Marks & Spencer’s styles were not in fashion over the crucial Christmas period, and that means chief executive Marc Bolland is under growing pressure to make improvements.

Marks & Spencer’s styles were not in fashion over the crucial Christmas period, and that means chief executive Marc Bolland is under growing pressure to make improvements.

Last week the retailer rushed out its seasonal update early after a partial leak but, unusual as that might have been, the hoo-ha was about the numbers rather than the odd circumstances in which they emerged.

The 3.8% like-for-like decline in general merchandise was worse than many had expected, although not far off some of the most bearish forecasts.

Bolland said M&S resisted the temptation to ramp up promotions over Christmas, so that margins would be protected.

But almost three years into Bolland’s plan to transform M&S into an international, multichannel business, continued weakness in core categories understandably remains the preoccupation of investors.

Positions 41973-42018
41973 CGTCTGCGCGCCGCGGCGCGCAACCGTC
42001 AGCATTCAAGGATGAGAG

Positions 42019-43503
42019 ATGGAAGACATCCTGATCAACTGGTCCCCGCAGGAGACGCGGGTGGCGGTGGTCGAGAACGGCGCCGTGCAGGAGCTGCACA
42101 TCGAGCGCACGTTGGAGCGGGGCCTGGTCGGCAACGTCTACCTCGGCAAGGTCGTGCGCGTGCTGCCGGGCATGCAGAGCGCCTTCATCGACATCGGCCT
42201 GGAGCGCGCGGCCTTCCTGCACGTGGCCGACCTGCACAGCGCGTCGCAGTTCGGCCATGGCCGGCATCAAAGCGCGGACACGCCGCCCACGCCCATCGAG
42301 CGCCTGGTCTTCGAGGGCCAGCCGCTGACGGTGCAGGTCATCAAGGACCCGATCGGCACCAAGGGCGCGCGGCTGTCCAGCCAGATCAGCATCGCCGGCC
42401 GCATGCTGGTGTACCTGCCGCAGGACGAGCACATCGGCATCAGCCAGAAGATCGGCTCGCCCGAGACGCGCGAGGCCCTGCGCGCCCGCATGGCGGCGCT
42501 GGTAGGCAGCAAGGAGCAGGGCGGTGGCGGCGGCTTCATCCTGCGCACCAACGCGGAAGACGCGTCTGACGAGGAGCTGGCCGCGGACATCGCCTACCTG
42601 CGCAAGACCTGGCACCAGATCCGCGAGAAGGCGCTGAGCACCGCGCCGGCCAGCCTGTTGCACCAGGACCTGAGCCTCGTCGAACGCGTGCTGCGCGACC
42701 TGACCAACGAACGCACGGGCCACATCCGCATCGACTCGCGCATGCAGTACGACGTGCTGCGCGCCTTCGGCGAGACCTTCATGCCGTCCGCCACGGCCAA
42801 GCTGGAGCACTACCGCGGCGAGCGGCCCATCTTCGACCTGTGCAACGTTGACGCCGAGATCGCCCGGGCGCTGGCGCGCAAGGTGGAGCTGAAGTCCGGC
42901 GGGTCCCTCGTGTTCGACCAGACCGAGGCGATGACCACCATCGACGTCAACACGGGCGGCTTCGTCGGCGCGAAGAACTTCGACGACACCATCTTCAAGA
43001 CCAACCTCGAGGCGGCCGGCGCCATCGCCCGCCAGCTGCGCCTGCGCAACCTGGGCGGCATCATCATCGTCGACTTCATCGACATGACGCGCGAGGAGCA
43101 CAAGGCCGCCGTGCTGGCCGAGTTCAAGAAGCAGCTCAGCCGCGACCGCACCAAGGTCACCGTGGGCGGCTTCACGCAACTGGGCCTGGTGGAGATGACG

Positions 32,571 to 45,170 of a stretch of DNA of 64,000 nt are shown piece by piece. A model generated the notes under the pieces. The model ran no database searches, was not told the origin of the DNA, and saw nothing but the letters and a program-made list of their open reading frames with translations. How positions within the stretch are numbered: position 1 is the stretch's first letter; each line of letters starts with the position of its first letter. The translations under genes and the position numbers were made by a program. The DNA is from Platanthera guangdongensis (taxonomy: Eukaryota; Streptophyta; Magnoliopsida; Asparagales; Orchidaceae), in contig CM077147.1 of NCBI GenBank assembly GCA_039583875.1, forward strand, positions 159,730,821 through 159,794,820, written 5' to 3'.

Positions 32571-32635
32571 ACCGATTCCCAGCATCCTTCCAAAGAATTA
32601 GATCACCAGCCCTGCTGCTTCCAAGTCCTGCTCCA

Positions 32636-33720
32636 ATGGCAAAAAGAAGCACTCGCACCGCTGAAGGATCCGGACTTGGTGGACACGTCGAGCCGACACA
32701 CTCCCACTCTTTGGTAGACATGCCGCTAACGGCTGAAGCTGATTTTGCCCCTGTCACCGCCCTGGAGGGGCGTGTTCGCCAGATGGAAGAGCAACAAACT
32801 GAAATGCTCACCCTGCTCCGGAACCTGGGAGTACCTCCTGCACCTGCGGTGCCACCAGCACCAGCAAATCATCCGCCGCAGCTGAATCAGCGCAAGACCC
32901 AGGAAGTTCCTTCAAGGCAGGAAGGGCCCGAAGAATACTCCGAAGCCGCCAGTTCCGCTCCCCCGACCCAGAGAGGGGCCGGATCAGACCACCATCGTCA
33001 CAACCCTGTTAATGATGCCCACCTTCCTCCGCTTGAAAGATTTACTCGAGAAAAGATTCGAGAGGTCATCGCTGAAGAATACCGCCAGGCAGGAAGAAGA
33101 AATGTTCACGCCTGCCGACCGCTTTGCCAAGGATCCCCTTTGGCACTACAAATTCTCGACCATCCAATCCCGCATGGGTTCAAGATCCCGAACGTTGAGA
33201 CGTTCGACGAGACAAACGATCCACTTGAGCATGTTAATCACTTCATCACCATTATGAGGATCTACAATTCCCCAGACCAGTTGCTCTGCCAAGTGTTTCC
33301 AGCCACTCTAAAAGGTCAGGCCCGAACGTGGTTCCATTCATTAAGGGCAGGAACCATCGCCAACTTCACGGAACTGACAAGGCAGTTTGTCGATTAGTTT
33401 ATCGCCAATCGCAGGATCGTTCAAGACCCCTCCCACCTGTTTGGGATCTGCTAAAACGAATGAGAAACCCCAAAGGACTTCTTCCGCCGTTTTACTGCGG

It seems as if many are willing to give Bolland the allotted time to demonstrate improvements. Initiatives launched by a new general merchandise team, headed by John Dixon and style supremo Belinda Earl, will not be visible in collections until July.

When they are, their reception by shoppers will be a pivotal moment for Bolland’s leadership. That was obvious in comments made by David Cumming, head of equities at Standard Life Investments, an important M&S shareholder, on the Today programme on Monday.

He said: “He has to get his autumn range right, that’s when the management changes that he’s made will have an impact. I think the market will wait to see how that range, which doesn’t really come through until six to nine months, is going to work. If that is poor then he’ll be under a lot of pressure.”

That’s pretty straight talk. Bolland will be given time, but unless there is clear improvement in general merchandise performance he risks reaching his sell-by date at M&S.